The statistics for child sexual abuse are sobering. According to the National Sexual Violence Resource Center, one in four girls and one in six boys will be sexually abused before they turn 18 years old. Domestic abuse counselors Justin and Lindsey Holcomb review four conversations that parents should start having to help protect their children from harm.
Make a list of safe people.
Lindsey speaks to the importance of helping children of all ages recognize who the safe people are in their life. She shares a few practical examples of conversation starters.
“Have a conversation with them saying, ‘If anybody ever makes you feel uncomfortable or you feel scared, let’s make a list of people you can talk to. Who are your trusted people?’ Make the list with four or five folks so that there’s options.”
“We use the word ‘tricky’ saying, ‘There are some tricky people in the community that might make you feel uncomfortable. Let’s have a conversation about this.’”
“You can have conversations from TV shows or movies as you pick out the tricky person, That person should not have done that to that child. What do you think made that kid feel uncomfortable? What could that kid have done? Who could they have gone to?’”
Lindsey wants to remind parents that it’s never too late to initiate these kind of conversations.
“It doesn’t matter how old they are – if they are 18 years of age, start now. Especially as they get into the teenage years you need to be thinking about texting and on the computer. Start the conversation.”
Help them differentiate between secrets and surprises.
Justin says there is a clear difference between keeping a secret and keeping a surprise.
“Asking your child, ‘has anyone has ever asked you to keep a secret? Because we don’t do secrets. Secrets are scary and isolating, surprises are good.”
Discuss body parts.
It’s important to have an age-appropriate conversation with your child about the basics of their body parts, giving them proper names and reviewing their functions.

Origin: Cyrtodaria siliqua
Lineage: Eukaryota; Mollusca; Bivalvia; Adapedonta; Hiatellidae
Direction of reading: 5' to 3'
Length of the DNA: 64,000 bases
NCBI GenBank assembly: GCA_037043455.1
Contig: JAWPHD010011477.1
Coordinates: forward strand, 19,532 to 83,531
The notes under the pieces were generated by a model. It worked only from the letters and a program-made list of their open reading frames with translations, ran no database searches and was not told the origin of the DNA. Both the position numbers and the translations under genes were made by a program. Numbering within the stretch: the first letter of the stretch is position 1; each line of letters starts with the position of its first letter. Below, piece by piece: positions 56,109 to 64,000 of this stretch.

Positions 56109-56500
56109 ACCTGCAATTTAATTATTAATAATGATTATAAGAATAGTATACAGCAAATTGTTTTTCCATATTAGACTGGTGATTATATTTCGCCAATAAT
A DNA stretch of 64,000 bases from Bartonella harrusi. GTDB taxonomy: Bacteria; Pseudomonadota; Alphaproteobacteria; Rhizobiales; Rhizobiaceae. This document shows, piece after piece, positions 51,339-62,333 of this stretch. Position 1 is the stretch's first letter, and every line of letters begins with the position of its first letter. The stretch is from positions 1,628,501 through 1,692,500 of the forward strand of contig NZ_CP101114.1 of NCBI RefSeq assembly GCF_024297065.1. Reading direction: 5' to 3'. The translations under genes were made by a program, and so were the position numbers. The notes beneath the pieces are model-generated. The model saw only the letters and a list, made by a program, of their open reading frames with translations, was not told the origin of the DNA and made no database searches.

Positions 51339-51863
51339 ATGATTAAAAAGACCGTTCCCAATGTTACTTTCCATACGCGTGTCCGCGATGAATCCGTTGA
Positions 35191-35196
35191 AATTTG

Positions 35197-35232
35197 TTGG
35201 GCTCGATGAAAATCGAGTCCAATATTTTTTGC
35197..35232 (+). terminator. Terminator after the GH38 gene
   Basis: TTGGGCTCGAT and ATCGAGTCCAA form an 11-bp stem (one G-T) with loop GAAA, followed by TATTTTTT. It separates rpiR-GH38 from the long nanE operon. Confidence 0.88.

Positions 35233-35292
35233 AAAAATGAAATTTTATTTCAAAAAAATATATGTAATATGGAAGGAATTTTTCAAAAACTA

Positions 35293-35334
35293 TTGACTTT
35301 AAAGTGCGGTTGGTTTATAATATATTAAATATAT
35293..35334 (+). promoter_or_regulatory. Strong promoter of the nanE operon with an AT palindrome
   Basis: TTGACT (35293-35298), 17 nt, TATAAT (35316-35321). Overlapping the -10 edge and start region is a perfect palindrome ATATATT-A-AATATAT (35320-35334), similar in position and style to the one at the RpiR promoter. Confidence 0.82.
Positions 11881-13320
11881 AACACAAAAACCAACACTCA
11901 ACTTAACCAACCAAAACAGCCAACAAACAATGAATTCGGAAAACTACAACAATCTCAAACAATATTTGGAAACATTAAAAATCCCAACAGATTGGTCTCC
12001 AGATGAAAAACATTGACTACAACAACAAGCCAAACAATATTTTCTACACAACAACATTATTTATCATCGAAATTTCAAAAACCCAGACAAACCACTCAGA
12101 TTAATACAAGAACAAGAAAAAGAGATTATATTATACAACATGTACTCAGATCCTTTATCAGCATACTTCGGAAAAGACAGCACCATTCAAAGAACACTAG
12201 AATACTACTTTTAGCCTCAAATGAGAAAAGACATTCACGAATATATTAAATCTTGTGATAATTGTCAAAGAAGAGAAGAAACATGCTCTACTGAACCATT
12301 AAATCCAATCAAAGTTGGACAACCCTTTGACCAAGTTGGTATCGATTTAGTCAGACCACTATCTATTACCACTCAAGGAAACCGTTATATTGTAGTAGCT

Talk about appropriate and inappropriate touch.
Justin points out that there are two different kinds of touch: appropriate and inappropriate. Kids need to know the difference to identify if they are experiencing abuse of any kind.
“Let them know the categories that you can be touched and it’s wrong and it’s inappropriate, you can be punched for example. But there are other ways that touch is appropriate. It’s not ‘good touch’ and ‘bad touch,’ that’s actually confusing because some bad touch physically feels good. So it’s explaining appropriate vs. inappropriate touch.”
“Those are the top four conversations a parent should start having. You can actually talk about those without having to thread the needle on talking about tricky people, darkness, evil and horrible things. You’re just talking about basic stuff. You’re actually not talking about sexual abuse of the child, you’re just talking around it and making it easy to actually go further in the conversation if needed.”
Inside of the home is the ideal environment where a child should learn about his or her body and how it should be treated by others. As a parent, you can help to protect your kids by educating them about their body and assist them in building a defense against sexual abuse.
Justin and Lindsey Holcomb are authors of several books including God Made All of Me. They live in Orlando and are parents of two young children, for whom they wrote this book. Justin is a minister and seminary professor. Lindsey now works at home, but previously served as a case manager at a sexual assault crisis center and a domestic violence shelter. Together they conduct a variety of training seminars to service providers, churches, and organizations about how to prevent, recognize, and respond to child, sexual, and domestic abuse.Helping our children protect their bodies